Using cannabis while receiving prescribed opioids was associated with an increased risk for adverse outcomes, according to results of a study published in JAMA Network Open.

Investigators from the University of California, San Francisco sourced data for this study from Veteran’s Affairs claims. Between 2014 and 2019, patients (N=297,620) who were receiving any prescribed opioid analgesic for nonend-of-life or noninpatient cancer care indications were screened for cannabis use in urine. Mortality and outcomes were evaluated at 90 and 180 days on the basis of cannabis co-use and duration of opioid use. Propensity matching and weighting approaches were used to balance for cohort differences.

Patients did (n=30,514) and did not (n=267,106) test positive for cannabis. The cannabis users and nonusers had a mean age of 57.8 (SD, 10.5) and 62.3 (SD, 12.3) years (P <.001), 94.3% and 92.7% were men (P <.001), 75.6% and 79.5% were White (P <.001), 4.2% and 3.0% had opioid use disorder (P <.001), and Charlson comorbidity index scores were 2.50 (SD, 1.91) and 3.33 (SD, 2.34) points (P <.001), respectively.


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In a randomly assigned sample of 1219 veterans, cannabis co-use was observed to be more common among individuals with substance and/or alcohol use-related behaviors, adverse outcomes related with opioid use, and clinician actions related with opioid use (all P ≤.01). The cannabis cohort was also more likely to test positive for other substances, such as cocaine, request specific opioid doses, request early opioid refills, escalate opioid dosage without authorization, and to self-harm compared with controls.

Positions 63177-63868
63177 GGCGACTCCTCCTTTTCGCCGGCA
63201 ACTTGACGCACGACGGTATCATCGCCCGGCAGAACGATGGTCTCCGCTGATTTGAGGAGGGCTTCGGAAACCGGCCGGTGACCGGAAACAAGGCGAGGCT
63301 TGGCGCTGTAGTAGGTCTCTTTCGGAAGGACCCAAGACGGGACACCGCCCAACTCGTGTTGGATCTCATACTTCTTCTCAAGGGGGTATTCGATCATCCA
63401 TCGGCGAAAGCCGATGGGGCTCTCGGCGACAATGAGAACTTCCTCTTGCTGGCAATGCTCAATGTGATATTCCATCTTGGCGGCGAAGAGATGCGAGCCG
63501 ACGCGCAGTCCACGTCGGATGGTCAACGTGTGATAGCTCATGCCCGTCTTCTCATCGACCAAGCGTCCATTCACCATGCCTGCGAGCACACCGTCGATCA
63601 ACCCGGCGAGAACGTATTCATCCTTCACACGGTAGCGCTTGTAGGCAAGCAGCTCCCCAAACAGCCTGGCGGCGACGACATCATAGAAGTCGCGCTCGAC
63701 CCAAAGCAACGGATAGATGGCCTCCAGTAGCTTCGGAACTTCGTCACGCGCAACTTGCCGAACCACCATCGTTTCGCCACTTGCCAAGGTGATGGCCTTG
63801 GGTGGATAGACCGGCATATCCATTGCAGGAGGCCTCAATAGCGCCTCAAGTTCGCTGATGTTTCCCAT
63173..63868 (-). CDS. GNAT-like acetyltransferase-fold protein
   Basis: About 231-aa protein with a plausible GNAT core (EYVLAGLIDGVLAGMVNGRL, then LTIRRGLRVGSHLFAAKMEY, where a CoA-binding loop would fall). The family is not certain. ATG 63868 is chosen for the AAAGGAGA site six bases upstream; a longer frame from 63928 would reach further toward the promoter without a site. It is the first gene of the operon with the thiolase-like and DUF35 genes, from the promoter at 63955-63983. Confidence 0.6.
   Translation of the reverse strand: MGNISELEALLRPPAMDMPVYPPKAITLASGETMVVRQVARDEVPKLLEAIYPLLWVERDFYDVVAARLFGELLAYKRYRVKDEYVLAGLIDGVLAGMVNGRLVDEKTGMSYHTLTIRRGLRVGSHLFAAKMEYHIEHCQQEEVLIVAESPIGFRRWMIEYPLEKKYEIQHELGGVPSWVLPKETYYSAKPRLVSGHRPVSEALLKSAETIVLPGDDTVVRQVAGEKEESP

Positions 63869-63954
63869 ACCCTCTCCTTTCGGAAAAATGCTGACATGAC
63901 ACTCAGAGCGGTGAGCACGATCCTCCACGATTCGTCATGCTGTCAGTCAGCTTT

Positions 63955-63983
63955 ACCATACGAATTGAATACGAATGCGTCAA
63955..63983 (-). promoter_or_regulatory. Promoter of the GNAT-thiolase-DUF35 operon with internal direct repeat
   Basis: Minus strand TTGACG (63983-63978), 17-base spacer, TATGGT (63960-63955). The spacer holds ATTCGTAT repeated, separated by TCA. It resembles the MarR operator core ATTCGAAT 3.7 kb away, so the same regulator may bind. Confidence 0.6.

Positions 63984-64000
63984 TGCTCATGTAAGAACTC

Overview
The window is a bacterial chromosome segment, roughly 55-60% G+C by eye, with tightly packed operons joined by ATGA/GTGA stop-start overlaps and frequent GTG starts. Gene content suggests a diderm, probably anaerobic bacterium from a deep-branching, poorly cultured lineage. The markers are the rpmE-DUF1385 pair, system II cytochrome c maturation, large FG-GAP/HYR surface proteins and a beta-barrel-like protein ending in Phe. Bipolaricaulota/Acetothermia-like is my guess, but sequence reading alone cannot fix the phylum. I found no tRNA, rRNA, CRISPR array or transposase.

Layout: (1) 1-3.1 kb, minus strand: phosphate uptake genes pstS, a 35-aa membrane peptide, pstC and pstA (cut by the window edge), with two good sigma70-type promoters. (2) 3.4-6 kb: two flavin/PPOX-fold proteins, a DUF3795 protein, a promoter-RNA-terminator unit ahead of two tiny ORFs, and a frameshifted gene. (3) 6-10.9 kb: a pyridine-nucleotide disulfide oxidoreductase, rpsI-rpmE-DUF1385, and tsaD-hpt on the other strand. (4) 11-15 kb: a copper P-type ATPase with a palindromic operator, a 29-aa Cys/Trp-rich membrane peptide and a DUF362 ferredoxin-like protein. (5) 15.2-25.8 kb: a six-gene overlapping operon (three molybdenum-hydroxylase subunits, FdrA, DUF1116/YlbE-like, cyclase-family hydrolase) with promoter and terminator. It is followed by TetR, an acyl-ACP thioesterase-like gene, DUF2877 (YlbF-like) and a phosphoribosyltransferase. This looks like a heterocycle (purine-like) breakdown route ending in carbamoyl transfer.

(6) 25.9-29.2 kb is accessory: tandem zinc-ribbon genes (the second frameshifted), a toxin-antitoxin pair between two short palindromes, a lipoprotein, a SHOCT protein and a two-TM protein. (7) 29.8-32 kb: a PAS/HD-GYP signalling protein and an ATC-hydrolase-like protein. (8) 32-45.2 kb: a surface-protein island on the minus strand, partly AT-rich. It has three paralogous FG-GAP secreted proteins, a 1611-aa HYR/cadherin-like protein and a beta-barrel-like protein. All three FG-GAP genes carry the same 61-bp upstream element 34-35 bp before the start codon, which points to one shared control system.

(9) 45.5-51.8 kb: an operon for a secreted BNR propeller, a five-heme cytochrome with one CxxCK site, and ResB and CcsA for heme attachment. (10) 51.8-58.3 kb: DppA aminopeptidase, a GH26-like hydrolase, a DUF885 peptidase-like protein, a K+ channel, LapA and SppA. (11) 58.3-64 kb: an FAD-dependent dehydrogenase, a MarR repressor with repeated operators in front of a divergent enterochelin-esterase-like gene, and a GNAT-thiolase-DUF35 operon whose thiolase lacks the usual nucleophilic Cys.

In the propensity-weighting analysis, cannabis use did not increase risk for mortality at 90 or 180 days among patients with opioid use in the past 90 days (both P ≥.36) or with long-term use (both P ≥.09). Risk for the composite outcome of emergency department visit, hospitalization, or all-cause mortality was associated with co-use of opioids and cannabis among patients with short-term opioid use at 90 (hazard ratio [HR], 1.05; 95% CI, 1.01-1.07; P =.001) and 180 (HR, 1.04; 95% CI, 1.01-1.06; P =.002) days as well as long-term use at 90 (HR, 1.05; 95% CI, 1.02-1.09; P =.003) and 180 (HR, 1.05; 95% CI, 1.02-1.09; P =.002) days.

Among the subset of patients aged 65 years and older, no significant associations between outcomes and opioid and cannabis concomitant use were observed among those who had short-term opioid use. Among the patients with long-term opioid use, cannabis co-use was associated with increased mortality at 90 days (HR, 1.55; 95% CI, 1.17-2.04) but not at 180 days (HR, 1.17; 95% CI, 0.95-1.44). No associations with the composite outcome were observed.

Similar trends were observed in the propensity-matching analyses.

The results of this study may not be generalizable for nonveteran populations.

Study authors concluded, “Patients engaging in concomitant cannabis and prescription opioid use were a higher-risk group, and our findings suggest that they may benefit from closer monitoring, counseling, and screening for substance use disorders.”

This article originally appeared on Psychiatry Advisor